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Ir 



SMITHSONIAN 



/ 1> 



MISCELLANEOUS COLLECTIONS 



VOL. 87 



/ 



: MAR 21 IQS'i 




EVERY MAN IS A V.VI.UABLE MEMBER OF SOCIETY WHO, BY HIS OBSERVATIONS, RESEARCHES, 
AND EXPERIMENTS, PROCL-RES KNOWLEDGE FOR MEN " SMITHSON 



(Publication- 3239) 



CITY OF WASHINGTON 

PUBLISHED BY THE SMITHSONIAN INSTITUTION 

1934 



BALTIMOnE, MD., U. S. A. 



ADVERTISEMENT 



The present series, entitled " Smithsonian Aiiscellaneous Collec- 
tions," is intended to embrace all the octavo publications of the 
Institution, except the Annual Report. Its scope is not limited, 
and the volumes thus far issued relate to nearly every l)ranch of 
science. Among these various su])jects zoology, bibliography, geology, 
mineralogy, anthropology, and astrophysics have predominated. 

The Institution also publishes a quarto series entitled " Smith- 
sonian Contributions to Knowledge.'' It consists of memoirs based 
on extended original investigations, which have resulted in important 
additions to knowledge. 

C. G. ABBOT, 
Sccrctarv of the Smithsonian Institution. 



(Hi) 



CONTENTS 

1. KiLLir, Ellsworth P. The liotanical collections of William 

Lobb in Colombia. 13 pp., Eeb. 4, 1932- (Publ. 3133-) 

2. KELLor,.., Ri:mington. a Miocene long-beaked porpoise from 

California. 11 pp., 4 l'I>-. J^"- ^-'^ I93-'- * P"bl. 3135.)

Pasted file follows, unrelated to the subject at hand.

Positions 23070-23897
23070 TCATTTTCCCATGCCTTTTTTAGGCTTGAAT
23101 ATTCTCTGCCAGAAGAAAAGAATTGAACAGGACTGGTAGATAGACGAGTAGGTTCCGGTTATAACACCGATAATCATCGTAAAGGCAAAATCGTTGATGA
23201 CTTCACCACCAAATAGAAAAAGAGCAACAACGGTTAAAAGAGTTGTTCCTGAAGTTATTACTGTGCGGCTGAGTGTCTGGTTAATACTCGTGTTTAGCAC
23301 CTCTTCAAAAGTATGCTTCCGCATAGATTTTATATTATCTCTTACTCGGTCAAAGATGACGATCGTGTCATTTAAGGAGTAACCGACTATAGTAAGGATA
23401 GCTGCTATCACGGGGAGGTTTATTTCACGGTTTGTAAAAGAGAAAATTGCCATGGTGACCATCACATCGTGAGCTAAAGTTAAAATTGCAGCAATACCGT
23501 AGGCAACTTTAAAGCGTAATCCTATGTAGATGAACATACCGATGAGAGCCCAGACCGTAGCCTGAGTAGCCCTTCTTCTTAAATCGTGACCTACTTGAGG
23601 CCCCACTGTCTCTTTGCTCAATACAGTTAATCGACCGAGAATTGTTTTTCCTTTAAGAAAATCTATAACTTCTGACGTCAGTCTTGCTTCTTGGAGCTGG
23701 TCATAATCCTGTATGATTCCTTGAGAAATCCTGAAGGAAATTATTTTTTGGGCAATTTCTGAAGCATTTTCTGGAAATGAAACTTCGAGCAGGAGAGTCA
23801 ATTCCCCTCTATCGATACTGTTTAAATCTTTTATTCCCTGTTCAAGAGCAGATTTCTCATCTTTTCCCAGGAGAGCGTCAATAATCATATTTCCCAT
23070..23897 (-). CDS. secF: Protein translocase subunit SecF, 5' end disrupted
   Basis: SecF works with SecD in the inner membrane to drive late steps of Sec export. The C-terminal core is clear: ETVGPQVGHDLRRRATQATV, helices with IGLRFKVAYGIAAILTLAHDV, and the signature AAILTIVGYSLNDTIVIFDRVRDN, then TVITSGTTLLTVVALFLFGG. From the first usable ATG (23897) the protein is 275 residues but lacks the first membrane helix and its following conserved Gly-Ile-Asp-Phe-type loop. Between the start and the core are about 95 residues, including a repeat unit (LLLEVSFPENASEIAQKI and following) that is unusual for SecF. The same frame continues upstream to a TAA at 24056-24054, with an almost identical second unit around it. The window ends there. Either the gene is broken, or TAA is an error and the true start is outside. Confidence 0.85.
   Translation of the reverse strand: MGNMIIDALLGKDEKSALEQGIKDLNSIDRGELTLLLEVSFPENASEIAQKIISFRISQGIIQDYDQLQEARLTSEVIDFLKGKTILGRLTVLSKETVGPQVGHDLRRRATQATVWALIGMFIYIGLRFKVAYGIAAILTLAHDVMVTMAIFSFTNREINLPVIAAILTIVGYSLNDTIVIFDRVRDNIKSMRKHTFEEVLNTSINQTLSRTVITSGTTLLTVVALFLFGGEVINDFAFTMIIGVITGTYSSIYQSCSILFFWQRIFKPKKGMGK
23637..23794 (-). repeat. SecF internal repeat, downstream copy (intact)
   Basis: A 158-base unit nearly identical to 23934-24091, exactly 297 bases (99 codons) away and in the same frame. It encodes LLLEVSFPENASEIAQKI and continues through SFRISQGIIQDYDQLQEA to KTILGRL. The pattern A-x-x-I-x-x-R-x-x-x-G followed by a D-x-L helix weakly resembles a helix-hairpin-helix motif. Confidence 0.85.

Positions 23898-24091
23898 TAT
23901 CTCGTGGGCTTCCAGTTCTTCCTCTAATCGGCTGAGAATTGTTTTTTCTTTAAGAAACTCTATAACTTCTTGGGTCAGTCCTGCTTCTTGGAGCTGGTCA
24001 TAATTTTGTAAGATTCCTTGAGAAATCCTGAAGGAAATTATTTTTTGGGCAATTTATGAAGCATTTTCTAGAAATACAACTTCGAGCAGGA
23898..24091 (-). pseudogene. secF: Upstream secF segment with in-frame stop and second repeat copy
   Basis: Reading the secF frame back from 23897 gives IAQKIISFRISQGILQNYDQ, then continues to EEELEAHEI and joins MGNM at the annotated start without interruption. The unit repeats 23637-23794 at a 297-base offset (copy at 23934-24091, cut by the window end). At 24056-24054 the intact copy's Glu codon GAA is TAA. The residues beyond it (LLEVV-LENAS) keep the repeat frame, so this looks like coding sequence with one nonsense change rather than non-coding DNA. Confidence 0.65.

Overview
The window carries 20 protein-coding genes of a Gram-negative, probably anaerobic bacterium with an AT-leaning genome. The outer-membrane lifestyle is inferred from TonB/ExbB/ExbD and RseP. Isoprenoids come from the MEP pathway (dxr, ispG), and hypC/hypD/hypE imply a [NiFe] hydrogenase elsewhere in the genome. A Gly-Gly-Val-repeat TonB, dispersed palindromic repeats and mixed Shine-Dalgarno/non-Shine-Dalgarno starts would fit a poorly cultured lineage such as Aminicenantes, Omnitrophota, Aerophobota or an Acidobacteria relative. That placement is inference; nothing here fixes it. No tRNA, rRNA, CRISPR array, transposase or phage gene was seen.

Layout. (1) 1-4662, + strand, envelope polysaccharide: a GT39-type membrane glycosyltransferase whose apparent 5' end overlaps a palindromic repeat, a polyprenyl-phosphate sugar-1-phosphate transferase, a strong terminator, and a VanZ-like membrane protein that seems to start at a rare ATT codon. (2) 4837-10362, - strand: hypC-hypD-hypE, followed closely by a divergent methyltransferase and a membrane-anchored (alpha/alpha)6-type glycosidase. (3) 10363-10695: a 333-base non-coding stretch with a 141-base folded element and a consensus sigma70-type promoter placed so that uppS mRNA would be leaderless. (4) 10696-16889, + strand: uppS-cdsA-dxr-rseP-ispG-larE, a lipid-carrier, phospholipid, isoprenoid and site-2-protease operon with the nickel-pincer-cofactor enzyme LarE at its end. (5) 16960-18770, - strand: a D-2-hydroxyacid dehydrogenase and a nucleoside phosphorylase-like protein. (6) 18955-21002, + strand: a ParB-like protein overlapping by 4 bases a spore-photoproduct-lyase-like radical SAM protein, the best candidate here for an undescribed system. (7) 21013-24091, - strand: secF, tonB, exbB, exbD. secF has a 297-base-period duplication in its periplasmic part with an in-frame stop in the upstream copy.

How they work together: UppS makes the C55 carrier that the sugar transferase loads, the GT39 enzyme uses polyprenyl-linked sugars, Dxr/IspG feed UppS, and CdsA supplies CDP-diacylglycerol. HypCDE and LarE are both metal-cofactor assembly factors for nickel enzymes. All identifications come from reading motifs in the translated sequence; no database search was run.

3. BusHNELL, David I., Jr. Seth Eastman: The master painter 

of the North American Indian. 18 pp., 15 pis., i fig. (Publ. 

4. AiiBOT, C. G. The periodometer : An mstrument for hndnig and 

evaluating periodicities in long series of observations. 6 pp., 
I pi., I fig., Feb. 6, 1932. (Publ. 3138.) 

5. Mtchelson. Truman. The narrative of a southern Cheyenne 

woman. 13 pp., Mar. 21, 1932. (Publ. 3140.) 

6. Lesser, Alexander, and Weltfish, Gene. Composition of 

the Caddoan linguistic stock. 15 pp., May 14, '93-- (Pul'l- 

3141.) 

7. Weltfish, Gene. Preliminary classification of prehistoric south- 

western basketry. 47 PP-, I9 %«•• J^h' i-'- ^97,^- (^'^^^^- 3i69-) 

8. Brackett, F. S. Graphic correlation of radiation and biological 

data. 7 pp.. I fig., May 17, 1932. (Publ. 3170.) 

9. Abbot. C. G., and Bond, Gladys T. Periodicity in solar varia- 

tion. 14 pp., 8 figs., ^lay 24, 1932. (Publ. 3172.) 

10. Meier, Florence E. Lethal action of ultra-violet light on a